The RACP is facing an internal push to ban the word ‘vulnerable’ from its official vocabulary, with public health physicians arguing the term is vague and becoming anachronistic.
The limbic is still seeking details, although the RACP announced last week its council had received a proposal from the Australasian Faculty of Public Health to “remove the term from college documents”, but had instead elected to conduct an information campaign for members.
It appears the motion was raised some time ago and exactly how the language would have been revised is unclear, as is precisely which college materials would have been impacted.
And ultimately, the proposal was rejected amid objections from the Chapter of Community Child Health.
Nevertheless, the term remains problematic and should be avoided, says Dr Stephanie Munari, a public health registrar based out of the Burnet Institute in Melbourne.
“As words convey concepts and shape world views, it is imperative that we use precise and transparent language in the various roles we undertake,” she wrote in an RACP Quarterly article (linked here) on behalf of the public health faculty.
“Whether we observe the effects or not, the language we employ each day can have immense ramifications on the lives of those around us.”
In the piece, written in collaboration with the faculty’s policy and advocacy committee, she said ‘vulnerable’ was a word of convenience that suffered the major flaw of being indiscriminate and vague.
It was also “deficit language”, implying an “inherent inadequacy” that could “create or reinforce a power imbalance between the labeller and the labelled”, Dr Munari added.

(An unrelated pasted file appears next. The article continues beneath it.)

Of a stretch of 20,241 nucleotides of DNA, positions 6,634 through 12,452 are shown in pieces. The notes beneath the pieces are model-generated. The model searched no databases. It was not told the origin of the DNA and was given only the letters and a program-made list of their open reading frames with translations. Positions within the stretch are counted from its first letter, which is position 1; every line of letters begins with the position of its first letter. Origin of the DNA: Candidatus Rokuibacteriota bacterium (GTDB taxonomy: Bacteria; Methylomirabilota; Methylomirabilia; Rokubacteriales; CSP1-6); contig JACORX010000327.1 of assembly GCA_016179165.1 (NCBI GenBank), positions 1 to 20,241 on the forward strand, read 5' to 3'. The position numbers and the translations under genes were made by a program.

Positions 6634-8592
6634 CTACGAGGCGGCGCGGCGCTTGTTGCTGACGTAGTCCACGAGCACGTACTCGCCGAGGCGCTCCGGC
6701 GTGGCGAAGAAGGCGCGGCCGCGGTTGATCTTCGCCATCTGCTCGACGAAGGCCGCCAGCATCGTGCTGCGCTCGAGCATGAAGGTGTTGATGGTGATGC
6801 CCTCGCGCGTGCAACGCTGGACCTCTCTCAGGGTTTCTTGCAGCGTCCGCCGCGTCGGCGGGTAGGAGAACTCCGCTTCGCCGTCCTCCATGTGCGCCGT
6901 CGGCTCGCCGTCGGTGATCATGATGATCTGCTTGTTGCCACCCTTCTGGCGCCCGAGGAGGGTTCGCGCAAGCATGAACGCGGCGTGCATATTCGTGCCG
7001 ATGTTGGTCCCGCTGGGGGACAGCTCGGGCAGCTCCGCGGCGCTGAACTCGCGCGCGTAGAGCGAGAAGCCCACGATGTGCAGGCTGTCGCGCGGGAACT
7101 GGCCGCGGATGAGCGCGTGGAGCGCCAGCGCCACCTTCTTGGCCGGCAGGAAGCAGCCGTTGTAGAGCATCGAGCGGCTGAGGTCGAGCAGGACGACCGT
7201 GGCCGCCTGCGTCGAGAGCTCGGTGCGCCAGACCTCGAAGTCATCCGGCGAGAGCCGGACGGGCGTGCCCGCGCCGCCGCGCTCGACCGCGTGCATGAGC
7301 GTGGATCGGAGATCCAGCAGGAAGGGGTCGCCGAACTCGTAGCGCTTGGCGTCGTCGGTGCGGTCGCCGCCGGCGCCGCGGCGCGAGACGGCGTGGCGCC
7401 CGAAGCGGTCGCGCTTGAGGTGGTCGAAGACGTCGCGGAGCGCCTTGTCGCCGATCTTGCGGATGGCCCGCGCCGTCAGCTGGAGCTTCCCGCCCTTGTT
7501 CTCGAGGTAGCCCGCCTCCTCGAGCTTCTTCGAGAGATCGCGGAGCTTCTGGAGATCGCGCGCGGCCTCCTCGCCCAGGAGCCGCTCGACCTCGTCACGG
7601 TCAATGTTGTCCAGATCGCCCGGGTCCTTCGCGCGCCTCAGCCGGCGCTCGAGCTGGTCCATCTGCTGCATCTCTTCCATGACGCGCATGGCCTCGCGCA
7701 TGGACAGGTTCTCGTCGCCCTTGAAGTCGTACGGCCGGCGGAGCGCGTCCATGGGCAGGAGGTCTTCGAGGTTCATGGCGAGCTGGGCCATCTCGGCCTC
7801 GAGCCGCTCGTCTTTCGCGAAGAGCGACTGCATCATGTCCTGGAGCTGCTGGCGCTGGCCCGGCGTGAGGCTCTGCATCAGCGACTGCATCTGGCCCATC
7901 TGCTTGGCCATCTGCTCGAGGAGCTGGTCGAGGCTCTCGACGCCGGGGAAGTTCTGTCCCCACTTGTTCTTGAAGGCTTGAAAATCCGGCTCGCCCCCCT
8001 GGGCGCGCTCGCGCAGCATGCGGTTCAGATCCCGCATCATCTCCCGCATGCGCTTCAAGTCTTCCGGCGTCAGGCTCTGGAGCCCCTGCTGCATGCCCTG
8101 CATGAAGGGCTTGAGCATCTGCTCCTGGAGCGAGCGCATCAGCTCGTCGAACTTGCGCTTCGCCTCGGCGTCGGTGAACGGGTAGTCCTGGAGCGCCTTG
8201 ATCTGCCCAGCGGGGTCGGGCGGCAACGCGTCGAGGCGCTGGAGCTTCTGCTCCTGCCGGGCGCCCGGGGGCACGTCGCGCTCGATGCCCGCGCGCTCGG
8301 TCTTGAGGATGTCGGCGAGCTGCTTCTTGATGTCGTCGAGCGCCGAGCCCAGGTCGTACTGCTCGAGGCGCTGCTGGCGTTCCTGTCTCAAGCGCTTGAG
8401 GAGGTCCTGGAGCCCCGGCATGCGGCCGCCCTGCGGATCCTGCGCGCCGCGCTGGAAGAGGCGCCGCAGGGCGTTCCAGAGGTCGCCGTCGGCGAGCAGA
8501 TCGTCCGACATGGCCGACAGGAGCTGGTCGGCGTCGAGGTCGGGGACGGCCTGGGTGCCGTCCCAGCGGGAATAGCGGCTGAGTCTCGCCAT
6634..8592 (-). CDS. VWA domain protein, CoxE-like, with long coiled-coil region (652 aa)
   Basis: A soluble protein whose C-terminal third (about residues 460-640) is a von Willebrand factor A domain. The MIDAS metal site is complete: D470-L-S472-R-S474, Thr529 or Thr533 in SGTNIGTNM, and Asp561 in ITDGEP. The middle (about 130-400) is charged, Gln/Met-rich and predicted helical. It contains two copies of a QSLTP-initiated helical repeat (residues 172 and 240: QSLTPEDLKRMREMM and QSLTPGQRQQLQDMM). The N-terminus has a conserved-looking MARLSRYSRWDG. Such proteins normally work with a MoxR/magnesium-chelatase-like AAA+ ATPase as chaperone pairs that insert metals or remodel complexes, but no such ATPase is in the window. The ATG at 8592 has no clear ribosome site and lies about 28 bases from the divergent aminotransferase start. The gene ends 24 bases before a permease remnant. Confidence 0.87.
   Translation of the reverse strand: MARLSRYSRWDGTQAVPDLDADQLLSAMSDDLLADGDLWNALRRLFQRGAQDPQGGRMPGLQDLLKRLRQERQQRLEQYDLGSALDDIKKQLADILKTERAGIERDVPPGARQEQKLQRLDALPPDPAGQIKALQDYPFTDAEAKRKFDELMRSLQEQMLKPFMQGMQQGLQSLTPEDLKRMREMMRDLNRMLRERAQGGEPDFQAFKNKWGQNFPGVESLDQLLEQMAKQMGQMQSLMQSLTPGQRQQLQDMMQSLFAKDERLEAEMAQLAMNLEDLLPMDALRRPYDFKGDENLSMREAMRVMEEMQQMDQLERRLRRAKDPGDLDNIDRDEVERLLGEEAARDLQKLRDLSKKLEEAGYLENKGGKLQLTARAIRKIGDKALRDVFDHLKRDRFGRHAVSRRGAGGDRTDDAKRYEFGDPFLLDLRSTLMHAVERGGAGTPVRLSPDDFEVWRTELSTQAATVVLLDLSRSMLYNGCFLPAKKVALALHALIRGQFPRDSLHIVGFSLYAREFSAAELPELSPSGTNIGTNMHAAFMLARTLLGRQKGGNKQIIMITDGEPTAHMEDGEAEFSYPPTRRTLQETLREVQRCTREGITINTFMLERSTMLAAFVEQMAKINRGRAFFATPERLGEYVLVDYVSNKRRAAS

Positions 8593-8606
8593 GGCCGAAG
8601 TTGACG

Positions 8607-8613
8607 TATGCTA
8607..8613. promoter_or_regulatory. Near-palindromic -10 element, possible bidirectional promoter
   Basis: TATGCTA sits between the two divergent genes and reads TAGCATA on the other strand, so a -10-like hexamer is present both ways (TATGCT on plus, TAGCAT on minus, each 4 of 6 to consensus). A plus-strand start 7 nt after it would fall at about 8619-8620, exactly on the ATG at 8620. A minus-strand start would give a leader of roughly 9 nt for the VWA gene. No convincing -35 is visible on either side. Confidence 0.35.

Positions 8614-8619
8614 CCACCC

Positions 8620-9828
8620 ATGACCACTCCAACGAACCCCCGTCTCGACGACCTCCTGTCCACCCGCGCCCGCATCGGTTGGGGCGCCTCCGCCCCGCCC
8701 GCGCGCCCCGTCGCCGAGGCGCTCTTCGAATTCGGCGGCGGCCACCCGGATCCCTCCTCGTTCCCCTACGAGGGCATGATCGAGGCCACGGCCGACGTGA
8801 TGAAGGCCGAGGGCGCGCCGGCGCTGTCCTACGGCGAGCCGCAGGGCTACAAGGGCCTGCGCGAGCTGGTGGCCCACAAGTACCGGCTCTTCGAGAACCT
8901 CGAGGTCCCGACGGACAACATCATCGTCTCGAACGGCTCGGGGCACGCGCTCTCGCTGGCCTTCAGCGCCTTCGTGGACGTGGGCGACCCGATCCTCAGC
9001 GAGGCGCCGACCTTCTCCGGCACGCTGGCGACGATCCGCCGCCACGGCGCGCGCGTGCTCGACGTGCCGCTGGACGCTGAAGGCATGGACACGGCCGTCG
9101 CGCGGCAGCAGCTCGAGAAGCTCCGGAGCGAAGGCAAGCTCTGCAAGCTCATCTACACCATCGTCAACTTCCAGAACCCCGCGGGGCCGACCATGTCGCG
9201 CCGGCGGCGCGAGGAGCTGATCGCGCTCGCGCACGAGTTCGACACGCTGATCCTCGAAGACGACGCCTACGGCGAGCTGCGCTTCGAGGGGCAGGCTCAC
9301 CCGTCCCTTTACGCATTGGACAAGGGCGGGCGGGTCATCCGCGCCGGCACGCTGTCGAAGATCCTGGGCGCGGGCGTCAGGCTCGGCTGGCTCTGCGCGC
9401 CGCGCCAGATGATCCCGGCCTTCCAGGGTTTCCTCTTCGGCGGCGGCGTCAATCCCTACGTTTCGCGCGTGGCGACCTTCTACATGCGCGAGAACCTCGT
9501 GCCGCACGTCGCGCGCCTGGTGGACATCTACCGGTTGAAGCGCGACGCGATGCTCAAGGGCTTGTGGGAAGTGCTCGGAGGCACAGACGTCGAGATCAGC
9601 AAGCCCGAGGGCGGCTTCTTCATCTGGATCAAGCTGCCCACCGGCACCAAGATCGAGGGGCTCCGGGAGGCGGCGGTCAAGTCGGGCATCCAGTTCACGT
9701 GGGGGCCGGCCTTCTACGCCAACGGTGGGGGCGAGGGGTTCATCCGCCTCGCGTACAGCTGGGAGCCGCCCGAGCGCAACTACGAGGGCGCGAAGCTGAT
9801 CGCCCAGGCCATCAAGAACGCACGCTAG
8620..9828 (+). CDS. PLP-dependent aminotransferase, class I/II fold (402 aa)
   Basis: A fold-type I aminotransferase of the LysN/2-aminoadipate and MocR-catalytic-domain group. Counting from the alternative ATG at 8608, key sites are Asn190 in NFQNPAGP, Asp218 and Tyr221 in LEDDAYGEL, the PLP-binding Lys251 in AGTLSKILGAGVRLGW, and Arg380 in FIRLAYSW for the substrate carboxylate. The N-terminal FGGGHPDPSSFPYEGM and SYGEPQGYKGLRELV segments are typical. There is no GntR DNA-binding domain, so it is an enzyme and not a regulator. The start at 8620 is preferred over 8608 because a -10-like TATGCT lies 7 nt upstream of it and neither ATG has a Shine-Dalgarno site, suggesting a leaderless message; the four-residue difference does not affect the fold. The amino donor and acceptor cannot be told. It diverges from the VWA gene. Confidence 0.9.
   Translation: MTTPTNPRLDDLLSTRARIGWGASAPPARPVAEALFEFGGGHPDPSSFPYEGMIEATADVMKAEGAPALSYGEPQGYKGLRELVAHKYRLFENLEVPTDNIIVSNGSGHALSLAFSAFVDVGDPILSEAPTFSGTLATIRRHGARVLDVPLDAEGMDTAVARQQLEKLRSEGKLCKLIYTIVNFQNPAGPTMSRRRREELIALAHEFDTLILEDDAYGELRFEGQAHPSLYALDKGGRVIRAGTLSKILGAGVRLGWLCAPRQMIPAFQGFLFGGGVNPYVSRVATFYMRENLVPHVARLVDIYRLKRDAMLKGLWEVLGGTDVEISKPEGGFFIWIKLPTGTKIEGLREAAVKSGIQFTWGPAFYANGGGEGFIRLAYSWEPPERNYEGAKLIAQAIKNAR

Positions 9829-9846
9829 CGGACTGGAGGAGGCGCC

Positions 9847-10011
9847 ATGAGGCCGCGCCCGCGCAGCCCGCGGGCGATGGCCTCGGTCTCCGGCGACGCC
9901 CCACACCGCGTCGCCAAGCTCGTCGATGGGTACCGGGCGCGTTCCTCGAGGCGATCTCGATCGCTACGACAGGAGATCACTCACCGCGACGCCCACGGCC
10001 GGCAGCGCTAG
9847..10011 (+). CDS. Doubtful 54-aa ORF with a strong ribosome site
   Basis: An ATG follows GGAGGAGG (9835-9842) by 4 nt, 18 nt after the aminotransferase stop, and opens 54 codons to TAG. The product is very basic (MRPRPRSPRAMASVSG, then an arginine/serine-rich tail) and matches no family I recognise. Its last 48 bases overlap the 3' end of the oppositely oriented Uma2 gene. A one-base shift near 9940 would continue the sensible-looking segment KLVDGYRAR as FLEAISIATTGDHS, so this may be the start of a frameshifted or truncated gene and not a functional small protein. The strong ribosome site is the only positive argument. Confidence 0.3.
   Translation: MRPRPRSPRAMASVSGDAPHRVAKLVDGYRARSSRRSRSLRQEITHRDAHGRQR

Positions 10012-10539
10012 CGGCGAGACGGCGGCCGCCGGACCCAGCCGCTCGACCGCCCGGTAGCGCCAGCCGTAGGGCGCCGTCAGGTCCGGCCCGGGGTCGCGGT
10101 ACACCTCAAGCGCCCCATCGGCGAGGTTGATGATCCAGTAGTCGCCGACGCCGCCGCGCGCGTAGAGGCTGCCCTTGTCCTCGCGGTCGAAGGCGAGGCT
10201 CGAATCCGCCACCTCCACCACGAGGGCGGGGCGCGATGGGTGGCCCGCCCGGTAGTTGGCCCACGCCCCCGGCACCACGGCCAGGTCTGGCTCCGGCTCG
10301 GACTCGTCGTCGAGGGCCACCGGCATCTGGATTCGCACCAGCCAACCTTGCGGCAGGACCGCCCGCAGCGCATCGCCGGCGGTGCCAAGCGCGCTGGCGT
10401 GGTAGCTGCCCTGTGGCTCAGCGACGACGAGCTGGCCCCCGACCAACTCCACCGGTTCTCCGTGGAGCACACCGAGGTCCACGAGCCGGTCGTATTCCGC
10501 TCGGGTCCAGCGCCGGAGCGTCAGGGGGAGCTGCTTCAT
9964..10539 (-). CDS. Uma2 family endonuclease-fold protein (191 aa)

“Instead, we should use language that precisely and transparently identifies the underlying problem at hand, resisting temptation to label a population or group ‘vulnerable’,” she said.
“By adopting this approach, the true nature of the situation can be unveiled and targeted solutions better conceptualised and applied.”
“The college, in preparing its own media statements and advocacy position papers, must start asking ‘why?’ and ensure that complete analysis is explained in its communications.”
But in a rebuttal published alongside Dr Munari’s paper, representatives of the Chapter of Community Child Health argued there was still a place for the term.
They said ‘vulnerable’ was well understood as representing groups at higher risk of poor health due to a range of socioeconomic and other barriers, as well limitations due to illness or disability.
“The term ‘vulnerable children’ is widely used because it is a summary term that highlights children who are at risk because of their life circumstances,” the authors added.
“It incorporates children who have been traumatised by their adverse experiences before or after birth, or who have pathophysiological or neurodevelopmental conditions that make them susceptible to doing poorly.”
“We do acknowledge that using the term to describe patients or their families (particularly in formal correspondence) is not acceptable; however, it remains useful when describing population groups. We support the move to using positive framing, but believe there is still a place for using ‘vulnerable’ within the college.”
Whether the push will go any further is unclear, although the council released a communique after its meeting in October 2020 which said it was “exploring the use of the term” with other college bodies and its senior leadership team.
“Council members agree that rethinking the term vulnerable could become controversial for a range of reasons, but that using clear and consistent language among physicians and the wider industry is key to correct messaging and communication,” the communique said.
“Further discussion and consultation will occur.”
But it appears that those hoping to eliminate the word may be fighting a losing battle, with a PubMed search showing its use has increased steadily in medical literature, appearing in a record 21,764 papers last year.
This compared to 18,367 hits for the word in 2020 and just 6,013 in 2010, according to the database.